Musicals Quotes

Quotes tagged as "musicals" Showing 1-30 of 42
Stephen Schwartz
“I've heard it said that people come into our lives for a reason
Bringing something we must learn
And we are led to those who help us most to grow
If we let them and we help them in return.”
Stephen Schwartz

I am the one thing in life I can control.”
Lin-Manuel Miranda, Hamilton: The Revolution

I imagine death so much it feels more like a memory”
Lin-Manuel Miranda

You and your words flooded my senses, your sentences left me defenseless. You built me palaces out of paragraphs, you built cathedrals.”
Lin-Manuel Miranda

It’s alright, you want to fight, you’ve got a hunger
I was just like you when I was younger
Head full of fantasies of dyin’ like a martyr?


Dying is easy, young man. Living is harder”
Lin-Manuel Miranda

Stephen Schwartz
“....Everyone deserves a chance to fly!”
Stephen Schwartz, Wicked: The Complete Book and Lyrics of the Broadway Musical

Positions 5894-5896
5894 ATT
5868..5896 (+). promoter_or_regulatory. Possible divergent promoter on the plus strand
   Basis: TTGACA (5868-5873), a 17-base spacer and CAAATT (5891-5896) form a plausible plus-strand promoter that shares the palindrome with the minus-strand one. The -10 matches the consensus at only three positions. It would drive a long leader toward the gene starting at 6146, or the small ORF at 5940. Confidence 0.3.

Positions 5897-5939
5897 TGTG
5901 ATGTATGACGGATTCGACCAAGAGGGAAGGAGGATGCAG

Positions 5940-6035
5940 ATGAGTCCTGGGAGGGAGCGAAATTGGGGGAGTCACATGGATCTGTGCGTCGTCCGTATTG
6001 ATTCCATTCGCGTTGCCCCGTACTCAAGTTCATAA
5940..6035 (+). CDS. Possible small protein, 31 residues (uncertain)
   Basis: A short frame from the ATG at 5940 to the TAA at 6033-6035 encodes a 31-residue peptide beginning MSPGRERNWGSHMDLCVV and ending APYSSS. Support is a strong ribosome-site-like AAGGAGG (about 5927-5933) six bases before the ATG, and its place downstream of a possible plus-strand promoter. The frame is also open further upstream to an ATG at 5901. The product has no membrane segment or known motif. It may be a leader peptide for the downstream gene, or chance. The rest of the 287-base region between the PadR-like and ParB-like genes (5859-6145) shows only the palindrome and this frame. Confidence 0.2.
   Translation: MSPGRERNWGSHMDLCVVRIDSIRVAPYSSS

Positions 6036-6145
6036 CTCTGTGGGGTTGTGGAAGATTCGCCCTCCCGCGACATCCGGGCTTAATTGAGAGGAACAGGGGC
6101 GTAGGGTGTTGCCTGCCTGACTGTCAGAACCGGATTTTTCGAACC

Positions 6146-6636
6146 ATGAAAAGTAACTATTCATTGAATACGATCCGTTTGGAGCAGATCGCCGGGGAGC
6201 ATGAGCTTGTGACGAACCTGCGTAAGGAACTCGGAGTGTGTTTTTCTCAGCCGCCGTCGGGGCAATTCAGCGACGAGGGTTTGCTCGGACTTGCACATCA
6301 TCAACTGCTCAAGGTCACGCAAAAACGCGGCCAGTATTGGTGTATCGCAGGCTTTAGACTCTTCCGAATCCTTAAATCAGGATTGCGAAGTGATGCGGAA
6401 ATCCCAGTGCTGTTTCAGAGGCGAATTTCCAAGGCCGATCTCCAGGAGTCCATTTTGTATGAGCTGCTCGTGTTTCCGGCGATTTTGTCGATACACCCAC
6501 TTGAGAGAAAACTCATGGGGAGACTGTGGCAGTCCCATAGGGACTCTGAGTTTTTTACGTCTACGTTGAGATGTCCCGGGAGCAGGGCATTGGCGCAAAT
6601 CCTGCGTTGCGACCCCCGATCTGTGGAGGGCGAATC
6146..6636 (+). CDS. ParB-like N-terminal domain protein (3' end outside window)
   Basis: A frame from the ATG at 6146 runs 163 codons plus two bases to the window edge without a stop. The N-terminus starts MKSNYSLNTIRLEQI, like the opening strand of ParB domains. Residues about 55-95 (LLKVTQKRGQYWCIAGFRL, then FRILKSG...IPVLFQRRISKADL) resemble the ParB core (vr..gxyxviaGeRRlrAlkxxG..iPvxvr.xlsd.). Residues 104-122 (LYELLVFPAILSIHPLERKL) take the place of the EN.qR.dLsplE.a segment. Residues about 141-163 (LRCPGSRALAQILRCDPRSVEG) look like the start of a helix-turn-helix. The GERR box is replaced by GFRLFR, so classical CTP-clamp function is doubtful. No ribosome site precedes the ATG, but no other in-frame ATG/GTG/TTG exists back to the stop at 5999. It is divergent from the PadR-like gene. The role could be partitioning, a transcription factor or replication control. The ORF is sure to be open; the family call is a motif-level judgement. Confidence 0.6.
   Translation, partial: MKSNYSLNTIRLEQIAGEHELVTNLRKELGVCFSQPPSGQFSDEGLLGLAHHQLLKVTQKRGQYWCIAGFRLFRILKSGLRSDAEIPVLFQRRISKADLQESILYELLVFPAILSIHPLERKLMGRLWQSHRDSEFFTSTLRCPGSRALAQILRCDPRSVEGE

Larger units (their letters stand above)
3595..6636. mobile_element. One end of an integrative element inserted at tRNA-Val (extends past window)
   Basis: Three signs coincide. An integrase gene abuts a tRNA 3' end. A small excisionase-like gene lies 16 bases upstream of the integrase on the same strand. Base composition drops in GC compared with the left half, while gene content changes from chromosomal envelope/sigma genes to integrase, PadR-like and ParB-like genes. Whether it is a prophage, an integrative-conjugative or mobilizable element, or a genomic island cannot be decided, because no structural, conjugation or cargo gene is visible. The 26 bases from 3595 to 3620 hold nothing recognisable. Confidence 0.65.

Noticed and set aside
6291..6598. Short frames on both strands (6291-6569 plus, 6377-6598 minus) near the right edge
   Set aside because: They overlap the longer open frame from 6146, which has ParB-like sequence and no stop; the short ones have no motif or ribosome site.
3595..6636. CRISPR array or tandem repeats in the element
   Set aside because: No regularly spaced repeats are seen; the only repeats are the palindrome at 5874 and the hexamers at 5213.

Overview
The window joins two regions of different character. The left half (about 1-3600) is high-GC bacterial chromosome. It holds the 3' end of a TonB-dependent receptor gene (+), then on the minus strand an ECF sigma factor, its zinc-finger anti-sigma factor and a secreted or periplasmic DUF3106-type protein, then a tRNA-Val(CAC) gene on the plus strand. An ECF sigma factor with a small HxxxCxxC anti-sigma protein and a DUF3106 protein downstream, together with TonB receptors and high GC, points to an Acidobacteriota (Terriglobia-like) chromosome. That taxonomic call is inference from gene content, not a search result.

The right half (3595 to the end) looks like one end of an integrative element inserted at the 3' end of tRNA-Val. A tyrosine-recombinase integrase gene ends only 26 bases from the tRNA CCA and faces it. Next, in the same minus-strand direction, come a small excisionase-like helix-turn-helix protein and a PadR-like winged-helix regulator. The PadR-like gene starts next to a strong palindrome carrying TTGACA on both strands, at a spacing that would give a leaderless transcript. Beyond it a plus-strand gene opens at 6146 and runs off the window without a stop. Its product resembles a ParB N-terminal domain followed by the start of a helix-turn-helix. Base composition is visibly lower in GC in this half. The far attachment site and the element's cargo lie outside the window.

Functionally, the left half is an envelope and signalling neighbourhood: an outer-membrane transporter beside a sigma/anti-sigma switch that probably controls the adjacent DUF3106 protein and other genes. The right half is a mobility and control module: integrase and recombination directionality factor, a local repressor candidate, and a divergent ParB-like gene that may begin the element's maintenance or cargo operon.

Stephen King
“Directing teenage actors is like juggling jars of nitro-glycerine: exhilarating and dangerous.”
Stephen King, 11/22/63

Stephen Sondheim
“Was that me? Yes it was. Was that him? No it wasn't..
Just a trick of the woods!
Just a moment,
One peculiar passing moment.
Must it all be either less or more,
Either plain or grand?
Is it always 'or'?
Is it never 'and'?
That's what woods are for:
For those moments in the woods...
Oh, if life were made of moments,
Even now and then a bad one--!
But if life were only moments,
Then you'd never know you had one.
First a witch, then a child, then a Prince, then a moment--
Who can live in the woods?
And to get what you wish, only just for a moment--